A very small slip when components and solder are heated can cause tiny components to move in drastic ways. This is what happened in Image 6 below when someone removed the audio codec. This procedure requires tiny movements. A small mistake can lead to a bigger problem. On an iPhone, many of these components affect data recovery and must be put back in their correct placement for a successful outcome. This requires adding heat in order to move the components. Adding heat always reduces the chance for successful data recovery.

Also, attempting to remove the IC (Integrated Circuit) could lead to damage to the IC itself, or to the PCB. The IC houses minute circuitry that are too small to solder, and these delicate components can easily get damaged during repairs or data recovery attempts by someone without the proper tools or skill.

Components inside an iPhone pushed during iPhone repair
Image 6: These tiny components were moved and jumbled when a tool slipped during iPhone repair. The data on this iPhone is recoverable; however, it will take a lot of work. It will also require added heat, which is dangerous to data recovery.

Learn more about shifted components and see how tiny they are in the video below.

Damaged EEPROM

An electrically erasable programmable ROM (EEPROM) is a pre-programmed read-only memory chip. It is extremely easy to damage an EEPROM during iPhone repair because it is such a fragile component.

iPhone EEPROM damage
Image 7: This EEPROM was damaged during iPhone repair. The data on this iPhone is not recoverable.

Replacing an EEPROM with an aftermarket chip will not restore functionality. No replacement EEPROM can be used if it is damaged. Only the original part can be used. Once damaged, data recovery is impossible.

Learn more in the video below.

iPhone X—Sloppy Solder

The iPhone X is a jump in the evolution of iPhone technology. This generation of iPhone, and newer, now contain two separate PCBs that are soldered together. This takes up less space inside the phone than the previous design.

There are solder balls holding the two layers together, sometimes three rows deep. Each row of solder must perfectly match in size and placement of the connections on the PCB.

Learn more in the video below:

Attempting repair or data recovery that involves taking apart the PCB in an iPhone X or newer requires very specific tools and skills. If the PCB is soldered back together without being perfectly exact, it will not work. This is a situation where we are able to recover the data. However, it is highly skilled, time consuming and difficult work.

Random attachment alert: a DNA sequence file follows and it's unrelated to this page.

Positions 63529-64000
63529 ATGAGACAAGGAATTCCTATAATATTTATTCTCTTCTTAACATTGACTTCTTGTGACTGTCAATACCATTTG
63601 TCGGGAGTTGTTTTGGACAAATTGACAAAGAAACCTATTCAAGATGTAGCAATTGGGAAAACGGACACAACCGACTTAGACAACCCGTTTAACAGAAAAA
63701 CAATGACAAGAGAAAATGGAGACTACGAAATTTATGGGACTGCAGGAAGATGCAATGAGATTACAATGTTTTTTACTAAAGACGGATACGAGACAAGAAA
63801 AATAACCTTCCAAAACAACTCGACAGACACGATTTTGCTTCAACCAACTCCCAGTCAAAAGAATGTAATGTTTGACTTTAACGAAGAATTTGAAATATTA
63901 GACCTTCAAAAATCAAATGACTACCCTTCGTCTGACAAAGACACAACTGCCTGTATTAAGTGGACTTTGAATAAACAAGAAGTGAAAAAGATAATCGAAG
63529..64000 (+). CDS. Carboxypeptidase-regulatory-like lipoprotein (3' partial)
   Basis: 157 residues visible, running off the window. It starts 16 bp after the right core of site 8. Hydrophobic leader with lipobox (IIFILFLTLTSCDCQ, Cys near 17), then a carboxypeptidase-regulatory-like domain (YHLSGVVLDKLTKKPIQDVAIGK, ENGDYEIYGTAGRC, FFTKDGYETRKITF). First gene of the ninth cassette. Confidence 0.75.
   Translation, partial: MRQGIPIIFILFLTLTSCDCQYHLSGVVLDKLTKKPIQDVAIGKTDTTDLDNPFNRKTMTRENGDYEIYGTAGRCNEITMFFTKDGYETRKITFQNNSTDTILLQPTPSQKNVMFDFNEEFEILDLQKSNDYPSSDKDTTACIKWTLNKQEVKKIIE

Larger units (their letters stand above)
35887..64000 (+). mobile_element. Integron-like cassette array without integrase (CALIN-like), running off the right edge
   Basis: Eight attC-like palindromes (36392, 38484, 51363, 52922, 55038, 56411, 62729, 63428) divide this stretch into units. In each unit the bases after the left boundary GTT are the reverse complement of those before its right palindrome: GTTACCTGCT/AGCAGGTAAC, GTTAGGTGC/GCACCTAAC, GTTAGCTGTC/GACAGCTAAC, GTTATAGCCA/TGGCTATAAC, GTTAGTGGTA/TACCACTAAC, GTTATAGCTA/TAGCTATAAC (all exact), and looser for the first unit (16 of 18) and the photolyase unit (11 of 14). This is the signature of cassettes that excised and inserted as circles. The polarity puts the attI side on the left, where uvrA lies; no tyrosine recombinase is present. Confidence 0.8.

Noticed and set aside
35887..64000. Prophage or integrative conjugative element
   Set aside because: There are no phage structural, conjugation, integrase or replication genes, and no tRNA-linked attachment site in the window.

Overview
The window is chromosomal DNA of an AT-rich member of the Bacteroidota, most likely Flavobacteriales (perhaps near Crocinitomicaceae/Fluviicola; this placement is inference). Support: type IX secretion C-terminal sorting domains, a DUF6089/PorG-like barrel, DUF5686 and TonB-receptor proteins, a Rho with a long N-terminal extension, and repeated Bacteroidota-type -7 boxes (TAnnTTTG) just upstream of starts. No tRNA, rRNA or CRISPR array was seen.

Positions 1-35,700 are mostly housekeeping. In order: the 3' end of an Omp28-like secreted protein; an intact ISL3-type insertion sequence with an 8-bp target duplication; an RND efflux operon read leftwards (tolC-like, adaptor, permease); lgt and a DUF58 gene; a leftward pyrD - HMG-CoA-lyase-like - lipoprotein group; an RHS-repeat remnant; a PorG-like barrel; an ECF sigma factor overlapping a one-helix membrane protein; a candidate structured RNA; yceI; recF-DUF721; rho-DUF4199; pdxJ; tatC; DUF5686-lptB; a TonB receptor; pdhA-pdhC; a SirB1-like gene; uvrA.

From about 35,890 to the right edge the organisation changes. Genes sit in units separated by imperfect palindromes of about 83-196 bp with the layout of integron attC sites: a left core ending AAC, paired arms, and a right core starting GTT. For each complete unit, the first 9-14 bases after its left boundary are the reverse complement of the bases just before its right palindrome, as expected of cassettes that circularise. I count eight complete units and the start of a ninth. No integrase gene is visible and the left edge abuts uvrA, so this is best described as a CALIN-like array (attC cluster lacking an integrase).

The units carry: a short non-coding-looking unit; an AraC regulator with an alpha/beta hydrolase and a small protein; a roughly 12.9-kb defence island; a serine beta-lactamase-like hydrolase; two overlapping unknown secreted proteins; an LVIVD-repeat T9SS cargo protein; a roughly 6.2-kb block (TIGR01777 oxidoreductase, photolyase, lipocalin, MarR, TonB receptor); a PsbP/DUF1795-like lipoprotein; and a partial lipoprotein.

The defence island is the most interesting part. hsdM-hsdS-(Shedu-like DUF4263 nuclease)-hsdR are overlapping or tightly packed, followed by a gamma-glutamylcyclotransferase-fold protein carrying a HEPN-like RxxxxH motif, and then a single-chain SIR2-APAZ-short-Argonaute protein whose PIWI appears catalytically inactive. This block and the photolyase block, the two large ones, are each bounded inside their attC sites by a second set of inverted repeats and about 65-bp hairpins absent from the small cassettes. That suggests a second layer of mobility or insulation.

iPhone X sloppy iPhone repair
Image 8: The iPhone X PCB on the top is soldered well. The one on the bottom is not. The iPhone X on the bottom will not work.

On any type of iPhone or Android phone, solder joints provide the contact between the various elements within the circuit board, as well as being used in multichip modules. Bad solder joints lead to loss of functionality. This means that the component will not work well, if at all.

Each connection allows the board to communicate with itself. Gaps between solder joints break the little connections that make an iPhone or Android work. Extra solder leaves a messy circuit board and could cause a short. When you are dealing with minute circuitry, you cannot afford to leave behind a mess on the board.

Leave Android and iPhone Data Recovery to the Experts

Our smartphones hold more than just games; they are storage for memories we make every day.

Photos and videos from once-in-a-lifetime events, important documents, messages from loved ones that you want to keep for a long time… Think about what data is on your phone. Is it replaceable?

The chances of success in Android or iPhone data recovery is always better on the first try. Additional attempts may cause further damage to the already existing issues and may exacerbate the problem, rendering data recovery impossible. Sending your phone to the wrong place can cause you to lose your data for good.

Before sending your iPhone or Android for repair or data recovery, be sure you fully vet the company you’ve chosen. You should even vet DriveSavers! Look at reviews, experience, Better Business Bureau standing and other factors. The absolute best thing you can do is ask the manufacturer of your smartphone who they recommend.

Mike Cobb, Director of Engineering and CISO
As Director of Engineering, Mike Cobb manages the day-to-day operations of the Engineering Department, including the physical and logical recoveries of rotational media, SSDs, smart devices and flash media. He also oversees the R&D efforts for past, present, and future storage technologies. Mike encourages growth and ensures that each of the departments and their engineers continues to gain knowledge in their field. Each DriveSavers engineer has been trained to ensure the successful and complete recovery of data is their top priority.

As Chief Information Security Officer (CISO), Mike oversees cybersecurity at DriveSavers, including maintaining and updating security certifications such as SOC 2 Type II compliance, coordinating company security policy, and employee cybersecurity education.

Mike joined DriveSavers in 1994 and has a B.S. degree in Computer Science from the University of California, Riverside.